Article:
The remains of a Duluth Marine killed in battle during World War II are being returned to Minnesota Friday.
Sgt. James Joseph Hubert will be buried with full military honors in his hometown of Duluth Saturday. His whereabouts were unknown for 73 years.
Hubert was killed in the 1943 World War II battle of Tarawa. He was buried in an unmarked grave on the small Pacific island. His body was found in 2015 in a trench with the remains of more than three dozen other Marines.
The Minnesota Historical Society says soldiers killed in the battle didn't get the usual burial. Normally soldiers would have been stripped of their personal gear before burial, according to senior curator Adam Scher.
"But because the Allied forces were moving so quickly through the Pacific during this period, the graves registration didn't have time to catch up and to properly attend to the deceased," said Scher.
Hubert was buried with a jackknife, his dog tag, his first aid kit and what experts think was a compass.
Those artifacts and others found with his body were returned to Hubert's family, who then donated most of the items to the Historical Society.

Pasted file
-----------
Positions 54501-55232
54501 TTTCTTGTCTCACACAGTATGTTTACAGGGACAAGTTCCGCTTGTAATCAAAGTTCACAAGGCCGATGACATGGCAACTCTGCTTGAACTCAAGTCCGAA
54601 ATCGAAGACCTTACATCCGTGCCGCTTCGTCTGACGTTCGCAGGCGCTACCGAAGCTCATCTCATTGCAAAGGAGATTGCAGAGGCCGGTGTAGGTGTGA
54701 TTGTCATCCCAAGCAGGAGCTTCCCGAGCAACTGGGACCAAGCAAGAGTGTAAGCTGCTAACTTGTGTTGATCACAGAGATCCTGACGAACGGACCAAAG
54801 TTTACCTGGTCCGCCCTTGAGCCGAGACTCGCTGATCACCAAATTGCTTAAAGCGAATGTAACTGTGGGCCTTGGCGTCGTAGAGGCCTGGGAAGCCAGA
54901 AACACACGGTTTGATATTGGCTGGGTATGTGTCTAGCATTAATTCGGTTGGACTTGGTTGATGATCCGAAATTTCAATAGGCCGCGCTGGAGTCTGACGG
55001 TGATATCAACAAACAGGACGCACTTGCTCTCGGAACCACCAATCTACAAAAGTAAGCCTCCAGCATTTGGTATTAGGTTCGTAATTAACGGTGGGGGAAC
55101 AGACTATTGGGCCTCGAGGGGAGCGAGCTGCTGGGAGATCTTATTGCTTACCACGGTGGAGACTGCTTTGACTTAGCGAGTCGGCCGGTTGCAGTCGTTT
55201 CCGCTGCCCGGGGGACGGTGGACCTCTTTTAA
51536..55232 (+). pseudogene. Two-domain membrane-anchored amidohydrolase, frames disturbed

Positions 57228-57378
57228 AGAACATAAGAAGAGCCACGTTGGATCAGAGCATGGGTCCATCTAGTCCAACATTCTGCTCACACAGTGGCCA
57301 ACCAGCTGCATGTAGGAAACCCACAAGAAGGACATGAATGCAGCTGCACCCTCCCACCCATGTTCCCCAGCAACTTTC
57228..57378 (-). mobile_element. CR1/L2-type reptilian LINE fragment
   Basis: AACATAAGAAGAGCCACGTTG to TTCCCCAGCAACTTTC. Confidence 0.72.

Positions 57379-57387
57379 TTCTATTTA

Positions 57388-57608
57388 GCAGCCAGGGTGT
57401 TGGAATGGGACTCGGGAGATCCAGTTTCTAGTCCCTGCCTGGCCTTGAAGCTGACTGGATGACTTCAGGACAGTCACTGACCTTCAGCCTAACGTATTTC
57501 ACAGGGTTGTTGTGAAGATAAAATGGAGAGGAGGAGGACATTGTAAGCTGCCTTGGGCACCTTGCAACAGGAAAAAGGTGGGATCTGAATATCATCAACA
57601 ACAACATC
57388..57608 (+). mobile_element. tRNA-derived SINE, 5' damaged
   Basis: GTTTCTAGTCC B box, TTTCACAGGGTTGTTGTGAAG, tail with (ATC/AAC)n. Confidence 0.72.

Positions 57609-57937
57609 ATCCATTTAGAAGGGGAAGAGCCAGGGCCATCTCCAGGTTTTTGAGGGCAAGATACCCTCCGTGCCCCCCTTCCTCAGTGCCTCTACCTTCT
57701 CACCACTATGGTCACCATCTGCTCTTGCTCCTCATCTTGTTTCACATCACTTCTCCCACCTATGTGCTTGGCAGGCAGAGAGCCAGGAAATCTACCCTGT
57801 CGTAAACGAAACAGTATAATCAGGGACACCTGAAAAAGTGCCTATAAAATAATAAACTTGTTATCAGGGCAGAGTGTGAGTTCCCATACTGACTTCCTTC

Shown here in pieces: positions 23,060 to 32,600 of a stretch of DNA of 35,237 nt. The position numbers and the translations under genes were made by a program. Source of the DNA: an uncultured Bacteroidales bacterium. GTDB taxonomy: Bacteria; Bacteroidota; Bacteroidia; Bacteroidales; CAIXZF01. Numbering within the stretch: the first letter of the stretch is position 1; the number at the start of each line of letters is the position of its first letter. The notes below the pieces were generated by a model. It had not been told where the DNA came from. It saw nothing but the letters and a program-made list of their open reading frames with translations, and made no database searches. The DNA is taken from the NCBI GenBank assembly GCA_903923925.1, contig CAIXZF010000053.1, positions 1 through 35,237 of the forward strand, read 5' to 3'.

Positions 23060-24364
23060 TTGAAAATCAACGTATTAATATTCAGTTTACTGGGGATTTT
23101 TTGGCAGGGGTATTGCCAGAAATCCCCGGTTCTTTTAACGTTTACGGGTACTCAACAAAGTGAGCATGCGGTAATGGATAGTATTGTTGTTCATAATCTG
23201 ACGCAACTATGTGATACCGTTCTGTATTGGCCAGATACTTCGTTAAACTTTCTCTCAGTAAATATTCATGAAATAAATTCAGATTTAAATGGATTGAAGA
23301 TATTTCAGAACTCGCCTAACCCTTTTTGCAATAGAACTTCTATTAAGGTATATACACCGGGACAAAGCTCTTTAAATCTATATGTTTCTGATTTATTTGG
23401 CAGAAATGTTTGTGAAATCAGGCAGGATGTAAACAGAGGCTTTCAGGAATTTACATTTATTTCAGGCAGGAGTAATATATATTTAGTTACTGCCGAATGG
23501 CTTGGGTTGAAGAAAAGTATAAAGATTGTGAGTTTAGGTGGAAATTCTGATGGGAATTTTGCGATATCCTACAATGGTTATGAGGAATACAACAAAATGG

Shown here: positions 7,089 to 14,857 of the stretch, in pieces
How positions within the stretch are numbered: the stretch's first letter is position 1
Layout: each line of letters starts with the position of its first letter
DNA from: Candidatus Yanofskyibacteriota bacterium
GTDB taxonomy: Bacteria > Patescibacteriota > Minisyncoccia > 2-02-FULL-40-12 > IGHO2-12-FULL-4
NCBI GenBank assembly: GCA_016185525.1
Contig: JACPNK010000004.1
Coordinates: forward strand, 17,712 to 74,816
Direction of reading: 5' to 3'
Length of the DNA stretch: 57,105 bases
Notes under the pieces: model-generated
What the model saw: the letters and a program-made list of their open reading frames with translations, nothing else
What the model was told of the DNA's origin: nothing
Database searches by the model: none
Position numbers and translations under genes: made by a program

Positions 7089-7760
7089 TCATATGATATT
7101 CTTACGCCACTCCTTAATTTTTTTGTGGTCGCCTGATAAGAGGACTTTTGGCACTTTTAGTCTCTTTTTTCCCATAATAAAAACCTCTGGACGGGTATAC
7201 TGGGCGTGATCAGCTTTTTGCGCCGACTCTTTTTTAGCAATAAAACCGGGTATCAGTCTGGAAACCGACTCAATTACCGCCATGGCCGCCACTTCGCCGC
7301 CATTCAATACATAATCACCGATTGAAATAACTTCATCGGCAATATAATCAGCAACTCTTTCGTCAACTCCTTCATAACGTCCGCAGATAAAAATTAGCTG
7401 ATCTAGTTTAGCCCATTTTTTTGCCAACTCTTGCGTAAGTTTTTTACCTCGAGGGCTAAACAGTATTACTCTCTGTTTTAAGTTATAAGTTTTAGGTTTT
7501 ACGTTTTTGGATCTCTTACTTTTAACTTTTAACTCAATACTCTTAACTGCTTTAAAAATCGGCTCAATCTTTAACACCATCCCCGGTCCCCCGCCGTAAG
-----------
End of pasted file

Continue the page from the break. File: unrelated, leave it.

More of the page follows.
Hubert's sister, Mary K Hagen, was 2 years old when her brother died. She never met him, but she said it was still painful to receive his personal effects.
"When we were first given them I just couldn't look at them," she said.
Now Hagen has decided she will keep her brother's ID tag.
"You just hope that someday it'll happen that you'll finally get a call and that's exactly what happened," said Hagen "And there are a lot of people today that are still waiting, and I want them all to know not to give up. They might get their telephone call too."
Twin Cities veterans groups will have a chance to view Hubert's casket at Fort Snelling National Cemetery ahead of his burial Saturday in Duluth.